Kanakachalapathi temple (16th century)
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The Kanakachalapathi temple is a 16th-century Hindu temple dedicated to the god Vishnu. It is located in the town of Kanakagiri, in the Gangavathi taluk of Koppal district in the Karnataka state, India. Kanakagiri, known in ancient times as "Swarnagiri" (lit, "Hill of Gold") is about 3 km from the district headquarters Koppal city, 380 km north of Bangalore city and 200 km east of Belagavi city.
Kanakagiri is known to get its present name from Kanaka Muni, a Hindu saint who performed penance there. The historically important Koppal city, known in ancient inscriptions as Kopana is also of archeological significance due to the discovery of two inscriptions from the rule of Emperor Ashoka (3rd ceneutry B.C.E.) at the nearby villages Palkigundu and Gavimatha. After the end of the Maurya Empire rule over the region when Koppal had been a southern viceroyalty, Koppal passed into the hands of notable dynasties of the Deccan: the Satavahana dynasty, the Western Ganga Dynasty, the Hoysalas and the Chalukya dynasty. The earliest available Kannada classic, the Kavirajamarga of King Nrupatunga Amoghavarsha I (r.814-878 A.D.), mentions Koppal in the sentence Viditha Maha Kopana Nagara.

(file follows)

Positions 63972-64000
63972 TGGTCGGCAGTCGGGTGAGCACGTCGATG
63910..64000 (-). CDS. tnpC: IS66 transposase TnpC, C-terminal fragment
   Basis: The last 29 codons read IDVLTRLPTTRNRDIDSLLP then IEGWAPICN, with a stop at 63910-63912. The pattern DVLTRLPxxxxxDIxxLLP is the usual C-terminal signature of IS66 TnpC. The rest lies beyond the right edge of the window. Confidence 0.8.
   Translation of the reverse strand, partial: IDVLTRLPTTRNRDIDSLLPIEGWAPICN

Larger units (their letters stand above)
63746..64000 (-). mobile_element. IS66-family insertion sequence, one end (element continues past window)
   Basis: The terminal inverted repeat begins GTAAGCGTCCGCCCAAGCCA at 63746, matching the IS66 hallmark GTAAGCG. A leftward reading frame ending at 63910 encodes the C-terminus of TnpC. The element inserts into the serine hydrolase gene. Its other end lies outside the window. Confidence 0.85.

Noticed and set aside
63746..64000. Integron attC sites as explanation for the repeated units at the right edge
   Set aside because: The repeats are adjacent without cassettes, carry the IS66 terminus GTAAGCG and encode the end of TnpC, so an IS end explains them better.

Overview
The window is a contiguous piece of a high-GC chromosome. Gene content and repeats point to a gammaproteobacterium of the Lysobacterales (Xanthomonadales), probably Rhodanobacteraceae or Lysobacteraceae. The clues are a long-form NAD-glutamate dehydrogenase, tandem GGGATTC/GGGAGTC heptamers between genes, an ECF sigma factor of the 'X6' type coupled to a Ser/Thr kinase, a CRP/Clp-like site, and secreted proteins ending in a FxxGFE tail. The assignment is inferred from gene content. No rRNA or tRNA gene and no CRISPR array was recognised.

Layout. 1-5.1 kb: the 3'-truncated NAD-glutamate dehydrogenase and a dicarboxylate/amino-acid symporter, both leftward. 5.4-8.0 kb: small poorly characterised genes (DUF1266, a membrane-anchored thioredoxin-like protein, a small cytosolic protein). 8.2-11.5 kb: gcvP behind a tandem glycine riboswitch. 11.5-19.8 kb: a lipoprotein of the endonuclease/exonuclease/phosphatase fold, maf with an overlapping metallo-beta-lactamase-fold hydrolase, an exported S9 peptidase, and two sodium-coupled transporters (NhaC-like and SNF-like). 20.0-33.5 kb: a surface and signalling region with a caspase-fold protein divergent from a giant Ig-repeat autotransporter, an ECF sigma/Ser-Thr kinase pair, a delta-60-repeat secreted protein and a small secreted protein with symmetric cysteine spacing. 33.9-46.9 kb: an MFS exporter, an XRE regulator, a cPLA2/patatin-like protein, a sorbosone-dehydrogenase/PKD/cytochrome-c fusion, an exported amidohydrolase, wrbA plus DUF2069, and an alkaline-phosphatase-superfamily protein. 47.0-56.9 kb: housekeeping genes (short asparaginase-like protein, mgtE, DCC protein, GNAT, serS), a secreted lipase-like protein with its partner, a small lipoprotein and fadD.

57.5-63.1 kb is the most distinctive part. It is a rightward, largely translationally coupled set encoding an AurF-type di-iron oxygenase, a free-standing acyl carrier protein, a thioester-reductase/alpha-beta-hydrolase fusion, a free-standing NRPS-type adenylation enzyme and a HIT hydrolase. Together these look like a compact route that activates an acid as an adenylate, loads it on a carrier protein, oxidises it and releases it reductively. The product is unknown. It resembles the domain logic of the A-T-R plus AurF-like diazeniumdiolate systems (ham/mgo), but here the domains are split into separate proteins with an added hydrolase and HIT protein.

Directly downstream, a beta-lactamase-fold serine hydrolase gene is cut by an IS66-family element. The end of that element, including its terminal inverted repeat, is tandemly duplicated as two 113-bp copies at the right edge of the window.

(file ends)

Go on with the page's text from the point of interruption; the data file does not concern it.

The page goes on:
The Kanakachalapathi temple is an example of Dravidian architecture of the Vijayanagara era. It is a protected monument under the Karnataka state division of the Archaeological Survey of India. The temple was built by the ruling vassal polyagar (Nayaka or feudal lord). The temple complex is a large one with spacious halls (mantapa) and massive Yali pillars. There a three well executed, tiered gopuras (tower over entrance) over as many entrances. Sculpture in the temple includes those of mythological figures in wood and pilaster, and that of kings and queens in black stone. The popularity of the temple is supported by a local saying: "people with eyes must see Kanakagiri and those with legs, Hampi", an affirmation that the Kanakachalapathi temple is a delight to the eyes where as one needs to tread tirelessly to enjoy the architectural wonders of near by Hampi (UNESCO World heritage cite), the royal centre of Vijayanagara, the capital of the Vijayanagara empire. In the months of February and March, during the Phalguna season, the temple hosts a popular fair called the "Kanakachalapathi fair" (Jatra) .